If you’re a bowhunter, you’ve probably logged most of your hours 20 feet off the ground in a treestand. I know I have.
Although I gun hunted from the ground for years, it wasn’t until much later in life that I started bowhunting from the ground. And honestly, I wish I had done it sooner.
There are both pros and cons when it comes to being on the same level as the deer, but here are a few things I have learned over the past years.
1. There are multiple ways to hunt from the ground, the most popular being a pop-up blind. You’ll want to make sure you can come to full draw without bumping limb tips, and that your broadhead clears the window opening. I prefer a shorter AMO because of this, but really that’s a personal opinion. Although you won’t have a 360° view, you’ll have the ability to move around more without being seen. Pop up blinds are also great for cold weather when you want an extra blanket…and heater.
The option I prefer on public land is to build a natural blind out of whatever brush/dead trees I can find, OR simply take advantage of natural cover. I’ve shot several deer simply kneeling behind a big tree, one being my very first traditional deer. The rush is like no other.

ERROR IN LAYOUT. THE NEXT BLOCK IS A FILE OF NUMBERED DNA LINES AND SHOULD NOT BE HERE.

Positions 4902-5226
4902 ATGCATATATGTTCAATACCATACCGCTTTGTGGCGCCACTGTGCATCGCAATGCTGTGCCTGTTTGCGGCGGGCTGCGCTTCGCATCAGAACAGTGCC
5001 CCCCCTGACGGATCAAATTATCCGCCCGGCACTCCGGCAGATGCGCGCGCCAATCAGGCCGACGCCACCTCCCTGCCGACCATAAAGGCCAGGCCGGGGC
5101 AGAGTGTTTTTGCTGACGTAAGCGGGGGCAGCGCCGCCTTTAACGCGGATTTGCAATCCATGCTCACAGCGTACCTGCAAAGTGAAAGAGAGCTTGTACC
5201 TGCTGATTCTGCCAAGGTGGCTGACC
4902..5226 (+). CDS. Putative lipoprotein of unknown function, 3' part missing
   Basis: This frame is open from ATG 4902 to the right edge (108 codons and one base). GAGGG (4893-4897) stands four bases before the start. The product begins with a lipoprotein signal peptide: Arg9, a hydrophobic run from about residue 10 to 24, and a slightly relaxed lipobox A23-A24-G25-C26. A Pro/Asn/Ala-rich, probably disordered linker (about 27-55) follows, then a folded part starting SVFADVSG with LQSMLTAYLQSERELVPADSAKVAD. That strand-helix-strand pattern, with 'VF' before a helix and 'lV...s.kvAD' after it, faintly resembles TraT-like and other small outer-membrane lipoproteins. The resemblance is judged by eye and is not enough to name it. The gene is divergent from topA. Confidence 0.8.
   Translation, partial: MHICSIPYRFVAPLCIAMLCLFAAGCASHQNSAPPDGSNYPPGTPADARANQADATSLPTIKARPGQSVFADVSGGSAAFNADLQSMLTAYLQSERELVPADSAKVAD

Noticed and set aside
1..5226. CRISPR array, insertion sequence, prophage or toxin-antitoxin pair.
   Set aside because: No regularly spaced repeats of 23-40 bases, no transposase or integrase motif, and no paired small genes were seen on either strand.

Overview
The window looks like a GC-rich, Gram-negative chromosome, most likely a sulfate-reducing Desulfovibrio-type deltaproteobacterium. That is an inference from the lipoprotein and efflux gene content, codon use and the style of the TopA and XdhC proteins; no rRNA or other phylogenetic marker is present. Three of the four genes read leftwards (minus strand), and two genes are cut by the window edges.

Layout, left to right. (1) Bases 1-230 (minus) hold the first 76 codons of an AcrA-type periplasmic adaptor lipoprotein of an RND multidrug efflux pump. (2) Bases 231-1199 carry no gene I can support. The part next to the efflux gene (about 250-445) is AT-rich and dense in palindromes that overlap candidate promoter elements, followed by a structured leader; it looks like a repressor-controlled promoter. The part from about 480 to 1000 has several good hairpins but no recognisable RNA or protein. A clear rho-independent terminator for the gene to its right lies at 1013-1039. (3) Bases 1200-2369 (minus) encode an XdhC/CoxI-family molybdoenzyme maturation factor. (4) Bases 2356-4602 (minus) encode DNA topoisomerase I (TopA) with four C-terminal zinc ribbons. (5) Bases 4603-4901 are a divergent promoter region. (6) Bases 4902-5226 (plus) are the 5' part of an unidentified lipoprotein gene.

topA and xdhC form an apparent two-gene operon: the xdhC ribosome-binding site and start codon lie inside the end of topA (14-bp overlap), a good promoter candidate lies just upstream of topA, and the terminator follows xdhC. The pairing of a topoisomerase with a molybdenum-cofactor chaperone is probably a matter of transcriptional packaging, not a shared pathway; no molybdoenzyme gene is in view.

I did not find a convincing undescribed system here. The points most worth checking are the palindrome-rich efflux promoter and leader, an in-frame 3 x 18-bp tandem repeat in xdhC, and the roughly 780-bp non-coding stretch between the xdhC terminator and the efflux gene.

This type of hunting forces you to focus. You’ll need to be constantly alert and aware of every movement you make. When you move it needs to be slow and calculated.
2. Your scent will likely be harder to mask. You’ll want to play the wind more than anything, especially if hunting natural cover.
3. Wearing a facemask or facepaint does help in those dawn/dusk moments. This is particularly crucial if you’re turkey hunting, as they’ll pick you out in a second.
4. Practice shooting from a sitting position, as well as a kneeling position. If you’re going to bring a chair, practice from that chair. I hate bringing extra gear especially on public land so I almost always kneel to shoot. Practice how you hunt!
5. Hunting from the ground is a great way to get newbies and kids involved in the hunt. I currently take my one year old daughter deer hunting with me and hunting from the ground is really our only option.
6. Be very aware of drawing your bow, especially in a natural blind where you aren’t as hidden. I’ve always tried to get ready and draw while the deer has its head down or looking away as they’re less likely to spot me. Deer can jump the string when spooked, which results in bad shots or a miss.
Ultimately, ground hunting can be more difficult than a treestand, but on certain properties it can really pay off.
By Beka Garris
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